"He trod a path" This sentence seems to have two different meanings: 1. He walked (through the grass, for example) and his heavy steps shaped a path. 2. He walked along a path. I would like to know if it is possible to add a preposition after "trod" to remove the ambiguity. For example, is it correct to write: "he trod upon a path" or "he trod along a path". Thank you for your advice.

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    Trod, no e. – Dan Bron Sep 26 '15 at 15:26
  • @DanBron: Or possibly strode (which might explain the confusion). – Tim Lymington Sep 26 '15 at 15:33
  • @Dan: Trode was used before we were born. I think the question came from the Medieval Ages. – user140086 Sep 26 '15 at 15:39
  • @TimLymington Hmm, I don't know if striding a path through the savannah would connote "pushing down the grass and creating a visible path". – Dan Bron Sep 26 '15 at 15:48
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    You should correct the spelling, as the OP it's your question, and you can improve your post when you see fit. It seems silly to me to leave a typo/spelling mistake after it's been pointed out and acknowledged. – Mari-Lou A Sep 26 '15 at 18:01

I always recommend looking up to a dictionary when you encounter this kind of "word usage issue".

According to Merriam-Webster,

tread is a transitive verb when you shape a path. Therefore, you should not use a preposition.

Also, when you use "tread" to mean "walk along", it is also a transitive verb. So, you should not use a preposition.

Hope it helps.

  • .Thank you very much for your answer that I have just read. – Thalie Sep 26 '15 at 16:02
  • My pleasure. Nobody can beat a dictionary. – user140086 Sep 26 '15 at 16:04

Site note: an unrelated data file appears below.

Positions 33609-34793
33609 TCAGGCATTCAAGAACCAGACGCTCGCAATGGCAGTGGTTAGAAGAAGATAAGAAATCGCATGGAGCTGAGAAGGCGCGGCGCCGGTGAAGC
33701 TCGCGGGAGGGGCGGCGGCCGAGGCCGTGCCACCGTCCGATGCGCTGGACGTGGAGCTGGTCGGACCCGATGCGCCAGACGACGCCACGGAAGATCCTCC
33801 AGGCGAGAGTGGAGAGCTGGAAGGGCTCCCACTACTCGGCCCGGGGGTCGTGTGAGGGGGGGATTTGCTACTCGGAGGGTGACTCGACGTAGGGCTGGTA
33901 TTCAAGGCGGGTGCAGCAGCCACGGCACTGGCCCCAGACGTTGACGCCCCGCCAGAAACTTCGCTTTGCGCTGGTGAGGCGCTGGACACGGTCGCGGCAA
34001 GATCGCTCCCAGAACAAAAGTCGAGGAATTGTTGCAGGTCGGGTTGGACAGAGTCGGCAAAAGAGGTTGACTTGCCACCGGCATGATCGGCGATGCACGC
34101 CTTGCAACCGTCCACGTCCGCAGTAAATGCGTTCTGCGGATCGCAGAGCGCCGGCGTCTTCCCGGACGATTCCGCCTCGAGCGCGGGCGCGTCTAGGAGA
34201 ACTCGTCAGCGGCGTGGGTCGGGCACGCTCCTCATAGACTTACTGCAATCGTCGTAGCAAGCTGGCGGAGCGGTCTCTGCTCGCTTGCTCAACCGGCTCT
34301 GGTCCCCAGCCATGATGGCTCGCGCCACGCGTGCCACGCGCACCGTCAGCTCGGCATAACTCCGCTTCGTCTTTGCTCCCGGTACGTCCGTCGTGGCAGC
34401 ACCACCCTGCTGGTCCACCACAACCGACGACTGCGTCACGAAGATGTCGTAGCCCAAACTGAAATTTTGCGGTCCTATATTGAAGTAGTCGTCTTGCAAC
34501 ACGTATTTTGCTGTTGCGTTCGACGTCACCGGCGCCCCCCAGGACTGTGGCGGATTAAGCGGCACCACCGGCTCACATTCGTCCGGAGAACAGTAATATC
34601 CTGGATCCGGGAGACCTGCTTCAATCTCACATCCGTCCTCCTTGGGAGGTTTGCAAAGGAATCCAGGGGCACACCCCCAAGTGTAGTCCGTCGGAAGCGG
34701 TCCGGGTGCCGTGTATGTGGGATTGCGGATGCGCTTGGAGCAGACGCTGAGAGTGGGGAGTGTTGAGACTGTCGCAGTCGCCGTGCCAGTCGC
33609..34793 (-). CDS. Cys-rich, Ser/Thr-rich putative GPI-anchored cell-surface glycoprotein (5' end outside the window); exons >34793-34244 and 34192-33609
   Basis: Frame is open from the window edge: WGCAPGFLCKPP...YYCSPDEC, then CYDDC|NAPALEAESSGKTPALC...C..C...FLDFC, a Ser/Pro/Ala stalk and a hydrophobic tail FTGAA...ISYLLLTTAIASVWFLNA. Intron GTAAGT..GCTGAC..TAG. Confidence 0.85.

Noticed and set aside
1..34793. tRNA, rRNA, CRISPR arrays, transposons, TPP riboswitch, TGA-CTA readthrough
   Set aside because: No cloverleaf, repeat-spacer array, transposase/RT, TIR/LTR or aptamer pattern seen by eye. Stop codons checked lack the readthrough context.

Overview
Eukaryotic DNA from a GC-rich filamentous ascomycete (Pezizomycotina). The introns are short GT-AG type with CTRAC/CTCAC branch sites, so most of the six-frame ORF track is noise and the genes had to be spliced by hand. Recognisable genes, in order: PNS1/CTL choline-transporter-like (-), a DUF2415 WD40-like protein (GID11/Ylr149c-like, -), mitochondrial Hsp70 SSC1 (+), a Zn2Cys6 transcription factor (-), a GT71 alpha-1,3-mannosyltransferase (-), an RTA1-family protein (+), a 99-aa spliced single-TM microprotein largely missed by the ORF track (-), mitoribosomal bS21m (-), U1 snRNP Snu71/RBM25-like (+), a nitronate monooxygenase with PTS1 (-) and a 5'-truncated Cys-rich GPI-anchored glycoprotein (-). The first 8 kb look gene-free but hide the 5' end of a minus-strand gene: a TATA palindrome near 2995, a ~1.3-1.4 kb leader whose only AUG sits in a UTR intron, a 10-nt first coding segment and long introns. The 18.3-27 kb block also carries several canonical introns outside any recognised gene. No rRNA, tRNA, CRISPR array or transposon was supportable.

• But that means that "trod a path" can mean either that he created a path, or simply followed it. Awkward. The only way I can think of to avoid this ambiguity is to use forged a path to mean he created it. – Brian Hitchcock Sep 27 '15 at 6:35
  • @Brian, I agree with you. – user140086 Sep 27 '15 at 6:42

Transitive verbs have intransitive uses. That is, even when a verb may take an object, it needn't necessarily have to take one. Thus it is with "tread." The Ngram viewer finds numerous instances of the intransitive use of this verb, and I present one below from Along the Road: A Parabolic Appalachian Journey by J. T. Elder:

Paul's pulse quickened as he considered this possibility. He had sought the career path he had long trod along for one primary reason: security!

  • "Paul's pulse" is a somewhat unhappy alliteration, and then "he had long trod along". Ugly sentences. – Mari-Lou A Sep 26 '15 at 18:47
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    @Mari-LouA It's better than the original: "Paul's pulse pounded as he pondered the possibility." – deadrat Sep 26 '15 at 19:01
  • Give me the original any day! :) – Mari-Lou A Sep 26 '15 at 19:08

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